Into the Cloud

Posted by Lou Person on Apr 10, 2011 in Cloud Journey

I am really excited about transforming my business to a Cloud-based company. I see it as the culmination of a 25 year career that has brought me to this specific point in the evolution of Technology.

Before going forward, I wanted to look back. I remember interning in the 80’s and working to phase out the last punch card system at a hospital in New York. I also remember the green screen terminals which did VT220 emulation (this model seems identical to today’s virtualized desktops).

In college in the 80s and early 90s, I recall blowing through my time-sharing processing budget as a program would get caught in an infinite loop. As I would wait on line to recharge it, I remember seeing a print out of a dot matrix map with a few big circles, a few small circles and a bunch of lines. Inside the circle were words such as “ARPANet”, “SATNet”, “BBN”, “MIT”, etc. This was the genesis of the Internet. (Today, BTW, you can’t read the words on the map of the Internet).

After college, I went to Coopers and Lybrand and focused on IT Auditing and controls. This was a tremendous experience which, in hindsight, I took for granted. Auditing Operational, Business Continuity, Backup, Change Control and developing audit reconciliation software for companies such as Nynex/Bell companies (now Verizon), Goldman, Prodigy and General Mills gave me tremendous insights into sound IT and business practices. After Coopers, I went to Price Waterhouse. I would like to think I had some hand in the two companies merging to form Price Waterhouse Coopers, but not so much. At Price, I was a DBA for a Global Royalty System at Sony Music. We would take the paper contracts and convert them into an Oracle database frontend by power builder in order to calculate artists’ royalties. Each song writer, performer and Ex-Spouse, along with ASCAP and BMI, was entitled to a piece of each mechanical and published license. I left before the project completed, I hear they are still working on it.

After Price, I started a company with a few friends, Media Connection of New York (MCNY). Before I was there full time, I took a contract with c|net, I was the first “webmaster”. I recall receiving an email to webmaster@cnet.com with an invitation from Steve Jobs to attend “Object World” in San Francisco, all expenses paid. I had lunch with Steve that day, along with 20 others. I was at the table across from him and I had the opportunity to meet him and chat with him a bit. At c|net, before I got there, they were running a 3D animation of the OJ Simpson Murders. I knew they were onto something big when the web traffic was showing thousands of hits a minute right before we launched. I programmed a red button that said “Launch” for Halsey Minor, the CEO to press. The script simply redirect the root content directory. Halsey told me to press it. I’ll never forget that day. We made two big mistakes; the first was having a script on the main page which did a query every time it was loaded to count the number of new users (we fixed that by running it one time every minute and updating the page). We also had performance issues with Apache. Back in those days, you could actually get the developer of the open source platform on the phone. I think we were running a sub 1.0 release. We spoke with someone named Brian who helped us do performance tuning, which made it into subsequent Apache releases.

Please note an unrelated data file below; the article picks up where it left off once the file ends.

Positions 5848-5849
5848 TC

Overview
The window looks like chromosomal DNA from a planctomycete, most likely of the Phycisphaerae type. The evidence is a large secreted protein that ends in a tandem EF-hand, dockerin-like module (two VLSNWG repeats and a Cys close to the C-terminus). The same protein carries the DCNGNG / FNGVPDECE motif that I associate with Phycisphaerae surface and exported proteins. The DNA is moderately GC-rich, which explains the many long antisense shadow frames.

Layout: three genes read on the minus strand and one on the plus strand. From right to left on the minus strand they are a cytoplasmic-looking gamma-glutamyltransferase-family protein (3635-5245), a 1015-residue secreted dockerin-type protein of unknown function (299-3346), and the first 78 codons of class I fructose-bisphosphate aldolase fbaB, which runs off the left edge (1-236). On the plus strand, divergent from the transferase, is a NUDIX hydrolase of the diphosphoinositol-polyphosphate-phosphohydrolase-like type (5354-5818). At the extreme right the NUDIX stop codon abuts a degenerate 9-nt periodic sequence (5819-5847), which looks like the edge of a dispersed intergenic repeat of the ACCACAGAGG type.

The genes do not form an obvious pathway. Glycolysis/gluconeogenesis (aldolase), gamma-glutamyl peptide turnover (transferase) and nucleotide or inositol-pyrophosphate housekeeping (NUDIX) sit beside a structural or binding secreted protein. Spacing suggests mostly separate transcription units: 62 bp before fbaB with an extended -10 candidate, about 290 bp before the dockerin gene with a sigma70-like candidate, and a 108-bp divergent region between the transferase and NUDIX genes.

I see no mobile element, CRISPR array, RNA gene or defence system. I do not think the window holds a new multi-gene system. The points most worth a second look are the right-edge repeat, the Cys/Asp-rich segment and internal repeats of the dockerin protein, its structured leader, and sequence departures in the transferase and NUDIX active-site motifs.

Back to MCNY, we were one of New York City’s first web hosting and application development companies. We had a number of SUN servers and Windows NT 4.0 servers, hosted off of first a 56K Frame Relay, then an internet T1. Our firewalls were Checkpoint. We were using Windows 95 and even had a few NEXT boxes (mine had a serial number less than 1000, it is still in my basement. NEXT was the company Steve Jobs founded after he left Apple for a bit). We used an Informix backend. We provided what was probably the first Cloud application – hosted POP3 email. We were acquired by Winstar Communications (Winstar provided Fixed Wireless Broadband). Winstar found us because they searched “New York City Web Hosting” and we came up first. What is interesting is, back then, there was no SEO market. We paid someone $12,000 to get us ranked first in the searches. Nobody else knew about this at the time, and this later became the SEO industry.

Winstar was a great place to get experience building the Cloud. Although, there, we called it “Hosting”, “Collocation” and “Application Service Provider (ASP)”. Microsoft invested $450 million in Winstar and we were one of the first providers of Hosted Exchange. We were way too early. At Winstar, I became an expert in voice technology (Winstar was a Competitive Local Exchange Carrier - CLEC) and Broadband. I designed and built datacenters, one in Brooklyn, one in San Francisco and one in Virginia. One of the greatest experiences was building a sales team selling the datacenter, ASP, broadband and professional services. I worked with some great people at Winstar, we were just ahead of our time. Then the bubble burst and WCII went bankrupt. After Winstar, I started a company that evolved into brightstack. At first, we focused on PC and server deployments, managing them on a break/fix basis. Along the way we started deploying VoIP Phone systems. We converted to a “Managed Services” methodology and built out a world class service delivery model while training our team on Virtualization and Storage technologies, key components of the Cloud.

Now, looking forward, I am going to take all of these experiences and set out on a journey to be a leader in the Cloud.